Sometimes, the legal definition and the usual definition of a word are different. Take for instance the word “damages.”
In common parlance, “damages” means physical harm to a person or thing, thus impairing its value and/or usual function. If a car sustains “damages” in a collision, we think of this as meaning that there was an impact to the car that make it less useful (a smashed headlight and a damaged radiator due to a head-on collision, for instance) or less valuable (a $50,000 SUV may be worth only $10,000 in its post-crash condition).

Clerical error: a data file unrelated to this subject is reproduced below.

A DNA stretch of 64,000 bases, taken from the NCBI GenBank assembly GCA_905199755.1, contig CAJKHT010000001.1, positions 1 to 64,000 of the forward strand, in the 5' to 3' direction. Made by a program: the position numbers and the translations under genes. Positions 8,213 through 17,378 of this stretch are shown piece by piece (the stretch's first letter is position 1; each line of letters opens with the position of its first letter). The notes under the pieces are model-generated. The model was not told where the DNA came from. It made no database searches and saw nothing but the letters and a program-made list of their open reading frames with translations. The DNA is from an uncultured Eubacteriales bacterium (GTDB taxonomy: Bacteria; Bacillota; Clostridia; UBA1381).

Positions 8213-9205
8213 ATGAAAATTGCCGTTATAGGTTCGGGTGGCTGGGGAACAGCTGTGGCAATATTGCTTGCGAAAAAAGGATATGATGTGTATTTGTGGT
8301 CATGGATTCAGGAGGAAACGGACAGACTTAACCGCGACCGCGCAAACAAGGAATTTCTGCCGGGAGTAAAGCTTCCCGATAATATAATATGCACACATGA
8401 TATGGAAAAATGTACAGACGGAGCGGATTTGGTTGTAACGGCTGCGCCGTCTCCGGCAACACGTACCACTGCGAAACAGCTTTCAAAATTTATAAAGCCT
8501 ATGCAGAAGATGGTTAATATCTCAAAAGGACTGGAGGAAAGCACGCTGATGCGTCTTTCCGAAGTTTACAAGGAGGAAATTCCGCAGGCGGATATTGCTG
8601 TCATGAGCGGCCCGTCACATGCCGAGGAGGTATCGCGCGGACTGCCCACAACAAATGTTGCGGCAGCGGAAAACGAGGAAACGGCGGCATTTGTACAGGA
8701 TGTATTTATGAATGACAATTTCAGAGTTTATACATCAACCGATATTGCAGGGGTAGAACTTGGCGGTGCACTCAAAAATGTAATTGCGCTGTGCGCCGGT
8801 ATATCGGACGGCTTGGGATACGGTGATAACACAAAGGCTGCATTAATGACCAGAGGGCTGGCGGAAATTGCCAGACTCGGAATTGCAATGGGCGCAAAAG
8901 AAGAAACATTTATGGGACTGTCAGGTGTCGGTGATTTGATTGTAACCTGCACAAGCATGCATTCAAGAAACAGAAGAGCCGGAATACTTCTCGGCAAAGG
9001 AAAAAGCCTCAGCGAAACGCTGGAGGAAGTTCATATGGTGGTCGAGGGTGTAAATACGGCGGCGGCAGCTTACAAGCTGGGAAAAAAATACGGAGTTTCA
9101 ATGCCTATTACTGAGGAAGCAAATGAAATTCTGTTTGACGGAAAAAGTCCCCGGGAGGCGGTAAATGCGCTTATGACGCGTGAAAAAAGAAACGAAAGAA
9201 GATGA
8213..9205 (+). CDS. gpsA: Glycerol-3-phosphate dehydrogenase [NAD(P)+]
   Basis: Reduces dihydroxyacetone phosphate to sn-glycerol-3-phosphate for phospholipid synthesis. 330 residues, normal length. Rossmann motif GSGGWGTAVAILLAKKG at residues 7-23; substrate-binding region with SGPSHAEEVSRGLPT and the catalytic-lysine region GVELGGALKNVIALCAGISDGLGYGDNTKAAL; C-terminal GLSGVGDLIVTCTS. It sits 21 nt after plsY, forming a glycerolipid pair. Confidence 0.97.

However, there is a separate definition in the law for the word “damages,” namely the amount of money claimed or awarded in compensation for injuries suffered in an accident. This means that, when a jury awards “damages” of a certain amount, the court then directs the party against whom the award was made to pay that amount of money to the injured individual. It is important to note that, sometimes, there are limitations on the amount of money “damages” that can be awarded to the plaintiff in an East Tennessee personal injury case. One example is discussed in the case below.